an illustration showing a plant including its roots being weighed

How is carbon sequestration of plants calculated? A Gardeners Guide

All plants (and any other photosynthesising being) takes in carbon dioxide from the atmosphere and, whilst it expires the majority though respiration, some is retained, or sequestered by the plant.

Read this article here if you'd like to know how much carbon plants sequester in the soil for the long term.

So how is carbon sequestration of plants calculated?

It is a rather simple process to be honest in a standardised setting


How to Calculate CO2 Absorbed by Plants 

To calculate CO2 absorbed by plants in a standardised setting:

  1. Remove the plant from where it is growing. For an accurate result you would want to choose a potted plant so that its roots are intact.
  2. Clean the plant - all soil residue and any matter that is not part of the plant needs to be removed
  3. Dry the plant completely either through several weeks of air drying or in a low temperature oven
  4. Weigh the dried plant.
  5. Carefully burn it down to ashes, making sure to retain them
  6. Weigh the ashes
  7. Dry weight - Ash weight = Carbon sequestration in the plant.
  8. For example, if the dry weight of the plant was 50g, and the ashes weighed say 26g, then the majority of the lost weight (50g-26g=24g or 48%) was CO2 which literally went up in smoke.

Ok, but how do you go about calculating the carbon sequestration of plants that are growing in the ground? It is very hard to dig up a plant, especially an established plant, without severing some roots. 

A gardener digging up a plant - it will sever some roots affecting how accurate carbon measurement would be

How to Measure Carbon Sequestration In Plants

Hmm, this is more difficult as every type of plant has different root biomasses depending on the species. A perennial plant has a much more expansive root system than an annual flower for instance.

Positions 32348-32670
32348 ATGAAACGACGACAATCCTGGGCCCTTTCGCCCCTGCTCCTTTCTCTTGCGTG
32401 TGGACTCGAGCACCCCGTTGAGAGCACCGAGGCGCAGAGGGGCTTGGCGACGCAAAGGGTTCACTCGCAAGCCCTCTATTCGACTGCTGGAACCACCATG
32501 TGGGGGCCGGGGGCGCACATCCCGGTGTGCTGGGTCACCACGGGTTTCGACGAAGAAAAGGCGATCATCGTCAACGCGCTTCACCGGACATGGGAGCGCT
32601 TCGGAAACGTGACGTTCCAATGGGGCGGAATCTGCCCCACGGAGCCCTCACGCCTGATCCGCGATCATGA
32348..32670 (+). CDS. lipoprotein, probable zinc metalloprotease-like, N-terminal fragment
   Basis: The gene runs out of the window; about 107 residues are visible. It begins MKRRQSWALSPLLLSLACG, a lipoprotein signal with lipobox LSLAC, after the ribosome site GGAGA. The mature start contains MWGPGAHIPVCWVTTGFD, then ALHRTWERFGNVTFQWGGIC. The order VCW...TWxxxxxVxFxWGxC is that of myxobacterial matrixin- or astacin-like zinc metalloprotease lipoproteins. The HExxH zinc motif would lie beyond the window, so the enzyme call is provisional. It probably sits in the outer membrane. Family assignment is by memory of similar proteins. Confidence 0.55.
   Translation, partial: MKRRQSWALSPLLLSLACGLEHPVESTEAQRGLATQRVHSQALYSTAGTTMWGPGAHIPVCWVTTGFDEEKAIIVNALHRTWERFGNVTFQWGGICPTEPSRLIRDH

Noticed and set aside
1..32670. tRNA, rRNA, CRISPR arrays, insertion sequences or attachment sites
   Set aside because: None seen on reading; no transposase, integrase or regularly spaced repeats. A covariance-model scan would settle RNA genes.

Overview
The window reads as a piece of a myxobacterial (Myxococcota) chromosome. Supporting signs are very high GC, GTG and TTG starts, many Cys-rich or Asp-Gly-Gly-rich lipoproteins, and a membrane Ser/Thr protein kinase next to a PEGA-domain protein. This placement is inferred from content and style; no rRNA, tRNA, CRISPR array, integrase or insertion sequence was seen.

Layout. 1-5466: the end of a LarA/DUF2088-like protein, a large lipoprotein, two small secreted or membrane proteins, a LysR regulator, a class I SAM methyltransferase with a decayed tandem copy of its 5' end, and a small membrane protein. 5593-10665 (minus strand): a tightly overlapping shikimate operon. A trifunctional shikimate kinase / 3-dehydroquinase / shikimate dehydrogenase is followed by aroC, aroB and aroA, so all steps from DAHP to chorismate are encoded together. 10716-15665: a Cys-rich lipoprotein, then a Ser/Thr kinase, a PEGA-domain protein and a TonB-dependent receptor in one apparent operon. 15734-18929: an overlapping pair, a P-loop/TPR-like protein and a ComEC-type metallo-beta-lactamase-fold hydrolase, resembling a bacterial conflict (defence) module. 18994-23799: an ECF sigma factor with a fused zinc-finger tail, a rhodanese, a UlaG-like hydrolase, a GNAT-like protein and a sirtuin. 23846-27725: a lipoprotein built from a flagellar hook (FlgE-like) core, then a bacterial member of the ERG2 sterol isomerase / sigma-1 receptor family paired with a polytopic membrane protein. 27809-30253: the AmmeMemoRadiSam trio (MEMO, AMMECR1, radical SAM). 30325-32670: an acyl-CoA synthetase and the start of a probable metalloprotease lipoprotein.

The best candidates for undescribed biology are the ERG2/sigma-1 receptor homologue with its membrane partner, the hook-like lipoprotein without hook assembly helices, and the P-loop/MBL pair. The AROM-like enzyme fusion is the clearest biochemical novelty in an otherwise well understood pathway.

In the paper, Root biomass and shoot to root ratios of perennial forage crops in eastern Canadalegume species, such as clover or lupins, stored an average of 25% of their carbon in the roots, and grasses stored an average of 50% of carbon there. Higher nitrogen levels reduce this ratio as the plant puts on green growth above ground.

It should be noted that lawns which are cut regularly will not achieve deep roots. Clumping tall grasses achieve the deepest roots and the most carbon sequestration - and that organic carbon is stored deep underground where it can stay for centuries.

Determine the Biomass, Estimate the Rootmass, Calculate the Carbon

So, now you know how to measure carbon sequestration in plants growing in your herbaceous garden flowerbeds - dry and weigh the above ground growth and estimate the rootmass, from around 25% to 50% of the total dry weight of the plant, depending on the type of plant, it's size and age, then do the calculation at the top of this blog post.

Conclusion - Does this measure how much carbon plants sequester in soil?

In a way though, measuring carbon sequestration in plants is a bit pointless. All the articles extolling the benefits of say fast growing bamboos absorbing carbon from the atmosphere misses the point - the carbon stored in plants that is mainly held above the ground doesn't lock as much into the soil over the long term. Bamboo is harvested and decomposes, woodland is burnt in wildfires or turned into timber (using vast amounts of energy in the process). Grasses won't thrive in heavy clay. Every situation is different and the subject is more nuanced than 'plant trees'.

Locking as much carbon into the soil for as long as possible is what matters. Read this article about the best plants for carbon sequerstration



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